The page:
According to a new study also shows that virtual examination is an option that does not prevent missed appointments safely via telehealth.
"There is still a significant number of people who do not appear," said Dr. W.H. Wilson Tang, director of research on heart failure and transplantation at the Cleveland Clinic Heart, Vascular and Thoracic Institute. He is the co-author of the study published Thursday in the journal American Heart Association Circulation: Heart Failure, with Dr. Eiran Gorodeski. They tested whether or not the program could be reduced by giving heart failure patients the option to see a doctor without going to the office.
Although it is unclear why, only 65% of patients with hospitalization for heart failure see a doctor during the first two weeks of discharge, although evidence shows that doing so is associated with a lower risk of hospitalization.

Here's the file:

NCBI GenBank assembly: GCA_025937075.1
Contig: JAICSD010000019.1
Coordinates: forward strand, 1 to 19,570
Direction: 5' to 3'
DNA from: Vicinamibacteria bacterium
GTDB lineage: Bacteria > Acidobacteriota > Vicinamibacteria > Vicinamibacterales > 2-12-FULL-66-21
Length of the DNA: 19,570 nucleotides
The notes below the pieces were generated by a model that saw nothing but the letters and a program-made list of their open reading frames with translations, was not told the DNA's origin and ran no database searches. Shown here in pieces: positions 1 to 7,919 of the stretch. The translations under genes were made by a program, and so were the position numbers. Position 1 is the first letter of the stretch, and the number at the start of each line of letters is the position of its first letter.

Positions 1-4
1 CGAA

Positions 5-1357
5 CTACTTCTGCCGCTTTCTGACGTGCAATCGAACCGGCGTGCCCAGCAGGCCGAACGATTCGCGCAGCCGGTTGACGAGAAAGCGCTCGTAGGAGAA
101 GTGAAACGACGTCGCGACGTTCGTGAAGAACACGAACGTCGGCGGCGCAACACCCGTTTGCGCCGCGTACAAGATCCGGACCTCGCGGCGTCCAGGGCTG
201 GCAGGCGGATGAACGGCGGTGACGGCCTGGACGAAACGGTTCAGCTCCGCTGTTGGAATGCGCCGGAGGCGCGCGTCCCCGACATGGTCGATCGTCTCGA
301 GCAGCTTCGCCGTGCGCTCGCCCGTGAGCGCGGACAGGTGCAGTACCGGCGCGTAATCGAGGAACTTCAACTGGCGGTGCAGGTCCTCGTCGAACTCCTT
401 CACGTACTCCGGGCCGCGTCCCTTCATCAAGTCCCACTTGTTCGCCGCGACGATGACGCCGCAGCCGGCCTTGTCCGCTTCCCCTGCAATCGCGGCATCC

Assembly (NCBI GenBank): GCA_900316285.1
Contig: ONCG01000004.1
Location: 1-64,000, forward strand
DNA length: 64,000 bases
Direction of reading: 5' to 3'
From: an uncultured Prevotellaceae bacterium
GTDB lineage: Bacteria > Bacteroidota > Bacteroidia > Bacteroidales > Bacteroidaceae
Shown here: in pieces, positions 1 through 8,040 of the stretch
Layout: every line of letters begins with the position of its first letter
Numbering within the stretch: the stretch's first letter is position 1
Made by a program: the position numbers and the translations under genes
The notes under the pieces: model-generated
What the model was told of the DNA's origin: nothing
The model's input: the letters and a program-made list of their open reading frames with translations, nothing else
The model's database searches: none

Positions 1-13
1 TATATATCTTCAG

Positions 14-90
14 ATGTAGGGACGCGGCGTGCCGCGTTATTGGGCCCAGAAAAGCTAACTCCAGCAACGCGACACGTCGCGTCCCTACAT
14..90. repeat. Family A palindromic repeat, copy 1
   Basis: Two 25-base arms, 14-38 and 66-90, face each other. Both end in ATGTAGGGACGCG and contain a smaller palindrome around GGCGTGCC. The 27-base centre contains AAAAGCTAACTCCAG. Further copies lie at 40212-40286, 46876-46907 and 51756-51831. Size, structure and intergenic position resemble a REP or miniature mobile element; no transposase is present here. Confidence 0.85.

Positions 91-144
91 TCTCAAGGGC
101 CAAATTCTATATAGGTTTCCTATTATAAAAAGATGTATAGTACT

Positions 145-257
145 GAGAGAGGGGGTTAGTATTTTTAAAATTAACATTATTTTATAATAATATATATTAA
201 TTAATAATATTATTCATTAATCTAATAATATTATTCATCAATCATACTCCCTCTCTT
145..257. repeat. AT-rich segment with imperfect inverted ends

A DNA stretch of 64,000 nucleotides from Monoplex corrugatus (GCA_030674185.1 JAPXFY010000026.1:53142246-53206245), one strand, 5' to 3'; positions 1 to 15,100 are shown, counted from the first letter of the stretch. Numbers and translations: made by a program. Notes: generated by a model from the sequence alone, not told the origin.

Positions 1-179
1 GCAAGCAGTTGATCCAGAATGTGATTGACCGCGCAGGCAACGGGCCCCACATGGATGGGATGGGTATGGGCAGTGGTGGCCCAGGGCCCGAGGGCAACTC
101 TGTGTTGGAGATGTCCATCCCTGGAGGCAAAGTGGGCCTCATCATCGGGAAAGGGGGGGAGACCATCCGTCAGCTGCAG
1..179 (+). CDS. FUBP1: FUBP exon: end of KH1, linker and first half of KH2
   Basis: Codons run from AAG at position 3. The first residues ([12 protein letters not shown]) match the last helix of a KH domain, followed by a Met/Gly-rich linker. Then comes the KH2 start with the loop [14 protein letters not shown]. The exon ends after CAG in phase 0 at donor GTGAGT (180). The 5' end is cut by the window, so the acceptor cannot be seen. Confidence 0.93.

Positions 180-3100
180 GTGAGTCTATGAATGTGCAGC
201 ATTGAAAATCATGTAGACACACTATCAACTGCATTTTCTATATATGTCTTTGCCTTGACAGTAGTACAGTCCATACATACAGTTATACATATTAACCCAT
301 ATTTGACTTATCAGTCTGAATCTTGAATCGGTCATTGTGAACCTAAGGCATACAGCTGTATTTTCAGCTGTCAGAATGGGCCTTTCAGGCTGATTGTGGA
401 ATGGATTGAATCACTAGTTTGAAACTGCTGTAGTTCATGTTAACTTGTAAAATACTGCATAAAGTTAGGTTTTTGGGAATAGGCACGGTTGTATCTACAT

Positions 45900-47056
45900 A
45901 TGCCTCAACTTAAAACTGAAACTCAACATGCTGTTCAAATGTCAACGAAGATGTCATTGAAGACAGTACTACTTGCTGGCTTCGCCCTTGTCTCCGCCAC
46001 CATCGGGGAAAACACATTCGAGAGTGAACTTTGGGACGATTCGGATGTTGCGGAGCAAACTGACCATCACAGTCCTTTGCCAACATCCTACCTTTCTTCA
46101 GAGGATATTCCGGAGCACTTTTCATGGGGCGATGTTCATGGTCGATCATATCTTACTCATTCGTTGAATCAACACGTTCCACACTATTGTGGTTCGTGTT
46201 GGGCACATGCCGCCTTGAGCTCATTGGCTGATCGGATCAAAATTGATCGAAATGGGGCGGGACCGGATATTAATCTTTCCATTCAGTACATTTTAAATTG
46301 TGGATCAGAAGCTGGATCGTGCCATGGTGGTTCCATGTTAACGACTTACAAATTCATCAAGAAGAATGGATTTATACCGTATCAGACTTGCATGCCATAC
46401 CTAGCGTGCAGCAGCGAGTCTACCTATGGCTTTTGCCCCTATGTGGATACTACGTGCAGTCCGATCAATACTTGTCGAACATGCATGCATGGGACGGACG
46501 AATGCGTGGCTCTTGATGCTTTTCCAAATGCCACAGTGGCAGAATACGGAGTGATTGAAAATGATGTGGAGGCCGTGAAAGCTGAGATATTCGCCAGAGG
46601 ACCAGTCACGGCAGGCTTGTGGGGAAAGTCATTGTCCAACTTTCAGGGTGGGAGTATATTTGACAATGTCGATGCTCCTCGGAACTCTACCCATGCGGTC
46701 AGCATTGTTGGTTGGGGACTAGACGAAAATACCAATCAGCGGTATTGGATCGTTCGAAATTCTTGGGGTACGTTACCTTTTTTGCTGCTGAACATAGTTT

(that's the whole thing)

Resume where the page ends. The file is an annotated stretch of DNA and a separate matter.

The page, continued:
Although the study did not show a statistically significant reduction in program participation rates, it did show that virtual visits could be as safe as direct visits – an important finding made possible. out during the quick transition to telehealth caused by COVID-19, Tang said. The study found no significant difference in hospitalization rates, emergency room visits, or deaths …